is a tiny island in the pacific, part of American Samoa. It now gets all of its electricity from solar power after SolarCity installed a 1.6 MW micro grid. The grid is linked to 60 Tesla PowerWall batteries so that islanders can use spare electricity after the sun has set. Prior to installing the micro grid the islanders used diesel generators to produce power so the island is now energy self sufficient and carbon neutral. The 500,000 litres of fuel offset have reduced CO2e emissions by around 125 tons per year.
We’re well into the busy period for auditing members of Green at Heart, our environmental assessment scheme. We’re pleased to say that E&M Electrical Services (Northern) Ltd, Glaramara outdoor activity centre and Blencathra Field Studies Centre have all retained their Gold awards for 2017. Well done to all of them. Especially nice to do these audits when the weather was so good and Cumbria looked its best.
have made several environmental gains recently and auditing them is always a pleasure. The buildings are now almost entirely lit by LED lights. although their solar thermal array isn’t producing a lot of hot water at this time of year it’s done well over the year and they’re very happy about the energy it has already saved them. With another 15+ years of useful life, its been a very good investment. CBEN are working with them to complete some energy mapping to see how they can save energy in the kitchen and we’re investigating the potential to use an air source heat pump to extract warm air from the kitchen and use it to heat the bar area.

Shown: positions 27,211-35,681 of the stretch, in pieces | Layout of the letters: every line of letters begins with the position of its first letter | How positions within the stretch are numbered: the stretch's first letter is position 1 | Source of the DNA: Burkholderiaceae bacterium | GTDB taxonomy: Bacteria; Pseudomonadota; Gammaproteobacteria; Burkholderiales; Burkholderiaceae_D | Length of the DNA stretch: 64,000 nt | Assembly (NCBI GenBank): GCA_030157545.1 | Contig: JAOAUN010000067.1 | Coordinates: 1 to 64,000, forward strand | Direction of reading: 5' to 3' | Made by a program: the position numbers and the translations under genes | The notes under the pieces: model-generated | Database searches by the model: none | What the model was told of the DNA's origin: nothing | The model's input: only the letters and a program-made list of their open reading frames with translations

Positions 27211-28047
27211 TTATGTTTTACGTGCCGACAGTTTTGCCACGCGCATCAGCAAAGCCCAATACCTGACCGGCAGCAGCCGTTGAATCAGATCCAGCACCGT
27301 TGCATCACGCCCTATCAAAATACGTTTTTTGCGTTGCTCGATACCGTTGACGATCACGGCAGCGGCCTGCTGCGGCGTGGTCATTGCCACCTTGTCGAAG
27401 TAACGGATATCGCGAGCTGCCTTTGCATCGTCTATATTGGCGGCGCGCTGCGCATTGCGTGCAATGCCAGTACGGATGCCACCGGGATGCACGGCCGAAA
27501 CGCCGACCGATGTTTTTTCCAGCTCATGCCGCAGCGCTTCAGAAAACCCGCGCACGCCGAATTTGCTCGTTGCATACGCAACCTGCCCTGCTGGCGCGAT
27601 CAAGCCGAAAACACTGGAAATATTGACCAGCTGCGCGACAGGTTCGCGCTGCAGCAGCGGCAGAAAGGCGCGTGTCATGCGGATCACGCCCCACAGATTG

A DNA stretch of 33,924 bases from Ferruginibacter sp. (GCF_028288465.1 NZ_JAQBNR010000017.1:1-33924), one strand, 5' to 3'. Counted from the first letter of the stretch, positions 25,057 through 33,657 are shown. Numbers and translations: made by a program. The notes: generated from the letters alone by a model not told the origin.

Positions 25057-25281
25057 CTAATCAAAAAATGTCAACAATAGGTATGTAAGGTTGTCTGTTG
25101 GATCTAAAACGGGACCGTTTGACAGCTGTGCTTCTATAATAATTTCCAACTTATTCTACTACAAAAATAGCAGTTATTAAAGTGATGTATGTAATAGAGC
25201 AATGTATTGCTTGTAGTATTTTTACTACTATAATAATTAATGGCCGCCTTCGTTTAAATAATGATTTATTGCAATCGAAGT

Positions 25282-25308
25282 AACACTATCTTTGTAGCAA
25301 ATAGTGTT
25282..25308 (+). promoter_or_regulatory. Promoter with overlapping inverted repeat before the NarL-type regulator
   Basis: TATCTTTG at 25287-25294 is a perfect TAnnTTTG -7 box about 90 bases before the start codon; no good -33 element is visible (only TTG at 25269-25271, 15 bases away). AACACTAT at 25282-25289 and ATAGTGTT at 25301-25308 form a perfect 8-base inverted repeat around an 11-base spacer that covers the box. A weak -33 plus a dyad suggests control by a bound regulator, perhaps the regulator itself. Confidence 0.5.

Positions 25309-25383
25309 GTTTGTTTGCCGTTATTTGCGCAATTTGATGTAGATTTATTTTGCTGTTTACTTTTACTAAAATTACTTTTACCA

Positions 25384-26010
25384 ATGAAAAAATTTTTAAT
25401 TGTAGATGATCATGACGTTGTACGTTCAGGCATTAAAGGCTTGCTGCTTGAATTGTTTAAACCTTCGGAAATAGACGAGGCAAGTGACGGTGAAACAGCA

has committed to reducing electricity consumption by 10% in 2017, measured against their 2015 consumption. They’ll use a ground mounted PV array to help with this. They’ll also be working to cut CO2 emissions by 5% compared to their 2014 base line. Auditing an organisation with lots of exciting ideas for the future is always satisfying and Blencathra are never short of plans.
If you would like to know more about the Green at Heart members scheme and have the environmental impact of your business audited, please feel free to contact us on 0122 549 602 to arrange an initial chat and a visit. Or visit the Green at Heart page on this website.
Thames Water has just completed a trial of water saving toilets at one of their offices. They have replaced five existing toilets which used an average of 6.2 litres per flush with toilets from Propelair that use only 1.5 litres per flush. Combined with water sensors on taps and urinals, they have managed to reduce consumption by 606,000 litres per year, saving approximately £1,600 per year. Thames Water now plan to install the Propelair toilets in their three largest offices and expect to save 10 million litres of water and £10,000 per year as a result.
Installing replacement toilets can be very cost effective. All Propelair toilets are on the Water Technology List so attract tax relief under the Enhanced Capital Allowance scheme. Tax relief on the capital cost can also be claimed against Annual Investment Allowance. Finally, Propelair have a lease scheme which allows them to supply the toilet free of charge and use , using the monthly savings to pay for the installation.
A big drawback with installing solar PV systems to generate electricity is the limited ability to store surplus energy for use at a later data. Battery technology is currently a hot bed of development and Tesla have beaten most competitors to the market with the launch last year of the Tesla Power Wall battery. Designed to work directly with solar PV systems, each unit can store up to 14 kWh of surplus electricity and costs approximately £6,500 to install. A standard 3 bedroom house with one Power Wall unit linked to a 4 kW solar PV array would generate and store enough electricity for 75% of daily demand. A 10 kWp and two Power Walls would make the house completely independent of mains electricity. See more details at: https://www.tesla.com/en_GB/powerwall